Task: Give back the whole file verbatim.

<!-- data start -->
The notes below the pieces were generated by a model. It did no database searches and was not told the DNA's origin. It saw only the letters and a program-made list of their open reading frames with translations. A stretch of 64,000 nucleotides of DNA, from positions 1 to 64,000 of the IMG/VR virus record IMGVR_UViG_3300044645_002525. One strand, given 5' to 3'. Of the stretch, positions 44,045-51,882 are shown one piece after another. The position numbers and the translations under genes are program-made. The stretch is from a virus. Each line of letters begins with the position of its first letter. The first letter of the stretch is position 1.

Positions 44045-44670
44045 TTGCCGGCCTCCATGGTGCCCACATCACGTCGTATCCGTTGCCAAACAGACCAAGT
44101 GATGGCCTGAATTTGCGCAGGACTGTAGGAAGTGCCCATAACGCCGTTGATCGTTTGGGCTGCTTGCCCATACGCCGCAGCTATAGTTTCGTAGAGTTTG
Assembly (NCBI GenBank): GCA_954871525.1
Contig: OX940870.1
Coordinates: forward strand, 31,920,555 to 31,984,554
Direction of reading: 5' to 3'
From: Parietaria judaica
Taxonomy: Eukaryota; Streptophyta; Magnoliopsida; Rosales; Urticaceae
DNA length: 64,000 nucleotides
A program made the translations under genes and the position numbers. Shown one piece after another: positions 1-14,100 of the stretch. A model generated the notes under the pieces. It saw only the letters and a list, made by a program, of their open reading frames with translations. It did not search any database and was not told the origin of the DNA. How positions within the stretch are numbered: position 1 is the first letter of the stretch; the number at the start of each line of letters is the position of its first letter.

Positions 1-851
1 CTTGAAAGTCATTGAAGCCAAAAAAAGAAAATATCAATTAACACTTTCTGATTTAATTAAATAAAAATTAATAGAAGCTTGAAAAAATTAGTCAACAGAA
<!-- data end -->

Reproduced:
The notes below the pieces were generated by a model. It did no database searches and was not told the DNA's origin. It saw only the letters and a program-made list of their open reading frames with translations. A stretch of 64,000 nucleotides of DNA, from positions 1 to 64,000 of the IMG/VR virus record IMGVR_UViG_3300044645_002525. One strand, given 5' to 3'. Of the stretch, positions 44,045-51,882 are shown one piece after another. The position numbers and the translations under genes are program-made. The stretch is from a virus. Each line of letters begins with the position of its first letter. The first letter of the stretch is position 1.

Positions 44045-44670
44045 TTGCCGGCCTCCATGGTGCCCACATCACGTCGTATCCGTTGCCAAACAGACCAAGT
44101 GATGGCCTGAATTTGCGCAGGACTGTAGGAAGTGCCCATAACGCCGTTGATCGTTTGGGCTGCTTGCCCATACGCCGCAGCTATAGTTTCGTAGAGTTTG
Assembly (NCBI GenBank): GCA_954871525.1
Contig: OX940870.1
Coordinates: forward strand, 31,920,555 to 31,984,554
Direction of reading: 5' to 3'
From: Parietaria judaica
Taxonomy: Eukaryota; Streptophyta; Magnoliopsida; Rosales; Urticaceae
DNA length: 64,000 nucleotides
A program made the translations under genes and the position numbers. Shown one piece after another: positions 1-14,100 of the stretch. A model generated the notes under the pieces. It saw only the letters and a list, made by a program, of their open reading frames with translations. It did not search any database and was not told the origin of the DNA. How positions within the stretch are numbered: position 1 is the first letter of the stretch; the number at the start of each line of letters is the position of its first letter.

Positions 1-851
1 CTTGAAAGTCATTGAAGCCAAAAAAAGAAAATATCAATTAACACTTTCTGATTTAATTAAATAAAAATTAATAGAAGCTTGAAAAAATTAGTCAACAGAA